There are welcome changes to both Link and Pikachu specifically. Whenever Link goes into a running standard attack, he lunges at his foe, just like in the actual Zelda games. This animation is so much cooler than the bland slash of his sword from past games. Something I’m a huge fan of with Pikachu is the big-time nerfing that has been done to his down special attack. In past Smash games, spamming of Pikachu’s lightning bolt from the sky was a constant annoyance, but now, it is less powerful and lasts for a shorter amount of time. No more will you have to worry about that one annoying friend of yours who only plays as Pikachu in the most irksome way possible. Mario seemed just about the same as he was in Brawl to me, but he still gets to take advantage of a change every character gets: whenever a devastating hit is landed on a foe, there is a flashy visual effect around the character, increasing the satisfaction in a simple way.


Capcom’s Mega Man and Animal Crossing’s Villager are both interesting characters that don’t quite feel like any other Smash combatant, especially the former. Mega Man’s standard attack, standard running attack, and side smash attack are all projectiles, which is an odd thing to get used to. Having a projectile-based smash attack offers a big one-up over your opponents, making fully-charged hits much easier to land. Not having a melee attack to use while on the ground, however, is pretty inconvenient. Mega Man is checked and balanced in a neat, fair way, making him a fun and unique character.

I was interested to get past the meme-laden hype and give Villager a shot, and he did not disappoint. I prefer playing as Villager, a more mechanically standard character that is aesthetically strange. Riding atop a rocketing gyroid into rivals is a blast. His down special, which is a four-button process that eventually sends a tree into opponents for huge damage, is a creative mechanic that works best in four-player battles. While not as cool as Mega Man’s, which calls forth every version of the blue bomber for a big cooperative laser blast, Villager’s final smash is a cute callback to the Animal Crossing games, featuring that dastardly Tom Nook building a seemingly explosive-filled house for Villager’s foes.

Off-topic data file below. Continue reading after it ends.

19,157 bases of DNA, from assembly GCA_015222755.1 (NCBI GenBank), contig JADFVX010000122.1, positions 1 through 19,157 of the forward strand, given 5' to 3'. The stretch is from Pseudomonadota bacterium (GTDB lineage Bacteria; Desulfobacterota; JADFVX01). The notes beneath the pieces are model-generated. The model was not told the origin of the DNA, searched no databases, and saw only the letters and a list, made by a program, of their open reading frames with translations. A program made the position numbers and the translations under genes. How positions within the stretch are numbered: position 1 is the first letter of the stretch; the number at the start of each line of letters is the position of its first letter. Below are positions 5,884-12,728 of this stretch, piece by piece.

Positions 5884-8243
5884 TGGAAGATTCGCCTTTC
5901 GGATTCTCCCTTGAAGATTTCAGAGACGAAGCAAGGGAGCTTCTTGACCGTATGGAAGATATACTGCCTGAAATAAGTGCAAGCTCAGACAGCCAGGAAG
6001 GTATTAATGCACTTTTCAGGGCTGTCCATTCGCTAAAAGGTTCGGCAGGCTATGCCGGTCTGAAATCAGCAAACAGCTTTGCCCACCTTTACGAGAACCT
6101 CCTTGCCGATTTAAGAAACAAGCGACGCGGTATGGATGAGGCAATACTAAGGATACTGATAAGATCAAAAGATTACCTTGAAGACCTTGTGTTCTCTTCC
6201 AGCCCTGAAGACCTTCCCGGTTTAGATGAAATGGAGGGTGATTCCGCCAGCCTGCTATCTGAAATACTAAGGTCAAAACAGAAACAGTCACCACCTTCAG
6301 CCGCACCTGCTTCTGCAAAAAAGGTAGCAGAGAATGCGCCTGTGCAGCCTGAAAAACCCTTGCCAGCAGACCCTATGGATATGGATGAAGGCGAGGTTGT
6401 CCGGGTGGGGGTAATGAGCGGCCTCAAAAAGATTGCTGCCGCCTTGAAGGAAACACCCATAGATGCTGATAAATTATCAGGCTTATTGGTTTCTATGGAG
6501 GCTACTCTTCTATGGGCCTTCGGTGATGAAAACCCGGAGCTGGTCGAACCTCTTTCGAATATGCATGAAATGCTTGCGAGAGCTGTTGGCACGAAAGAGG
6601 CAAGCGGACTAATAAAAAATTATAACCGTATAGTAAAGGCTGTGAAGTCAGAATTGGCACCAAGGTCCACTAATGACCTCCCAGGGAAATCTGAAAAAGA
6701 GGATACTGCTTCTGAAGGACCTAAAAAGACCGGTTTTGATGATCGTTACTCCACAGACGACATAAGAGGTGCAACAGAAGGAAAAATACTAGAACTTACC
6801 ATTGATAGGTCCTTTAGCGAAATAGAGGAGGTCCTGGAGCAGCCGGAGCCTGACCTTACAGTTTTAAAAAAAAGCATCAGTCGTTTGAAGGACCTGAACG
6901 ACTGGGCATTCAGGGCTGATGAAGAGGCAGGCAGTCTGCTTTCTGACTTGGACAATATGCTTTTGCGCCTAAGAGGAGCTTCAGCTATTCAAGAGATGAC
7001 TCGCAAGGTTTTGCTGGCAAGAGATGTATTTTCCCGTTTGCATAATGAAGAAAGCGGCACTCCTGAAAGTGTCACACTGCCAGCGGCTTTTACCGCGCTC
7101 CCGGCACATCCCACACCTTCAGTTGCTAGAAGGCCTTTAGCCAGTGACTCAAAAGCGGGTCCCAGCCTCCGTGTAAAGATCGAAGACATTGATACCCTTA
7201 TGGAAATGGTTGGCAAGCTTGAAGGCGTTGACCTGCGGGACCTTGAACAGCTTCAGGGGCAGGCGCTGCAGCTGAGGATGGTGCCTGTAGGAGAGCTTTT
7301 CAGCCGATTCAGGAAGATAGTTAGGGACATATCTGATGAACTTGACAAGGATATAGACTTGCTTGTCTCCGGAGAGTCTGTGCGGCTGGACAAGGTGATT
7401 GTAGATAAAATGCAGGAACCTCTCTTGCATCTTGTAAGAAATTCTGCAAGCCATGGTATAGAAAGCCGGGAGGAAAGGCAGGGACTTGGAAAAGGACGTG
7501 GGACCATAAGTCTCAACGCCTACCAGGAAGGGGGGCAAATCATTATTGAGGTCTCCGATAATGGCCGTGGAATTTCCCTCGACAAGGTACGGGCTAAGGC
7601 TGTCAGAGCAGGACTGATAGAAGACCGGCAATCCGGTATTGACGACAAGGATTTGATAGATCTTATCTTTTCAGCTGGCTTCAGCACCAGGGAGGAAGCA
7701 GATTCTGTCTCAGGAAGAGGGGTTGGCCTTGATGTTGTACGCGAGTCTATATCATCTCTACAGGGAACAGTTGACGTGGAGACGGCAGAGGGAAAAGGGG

The new items included in this demo are all fantastic. Some of my favorites are the Ore Club, Bullet Bill, Galaga Boss, and Special Flag. The Ore Club, pulled from Kid Icarus: Uprising, allows for walloping hits that are follows by big tornadoes that push foes off of platforms. Allowing players to rocket off in the direction of their choosing and packing a solid punch is Super Mario Bros.’s Bullet Bill. The Galaga Boss lurks around in the area, scooping players up off the stage if they land in its abduction ray. Pulled from Rally-X, the Special Flag gives a player an extra point (or stock, once those kinds of matches are eventually available to the masses) if they hold in the standard attack button long enough; this is unlike any other item in Smash Bros. thus far.


The game looks and feels great. The graphics are about on-par with Brawl as is expected. The flat art for all of the characters in the menus are great-looking, taking advantage of a detailed and dynamic style. The 3D looks great, with multiple layers to it and occasional pop-out effects. It doesn’t control as well as it does on a GameCube controller, but it works about as well as it can on this system.

It’s the little things that made me most excited for this game to finally come out. It really says something about the popularity of game whenever slight variations in animation is enough to get fists pumping, and Smash Bros. is one of those games. October 3rd, dudes.

This piece was originally posted on “The Gaming Groove.”

To check out Matt’s, click here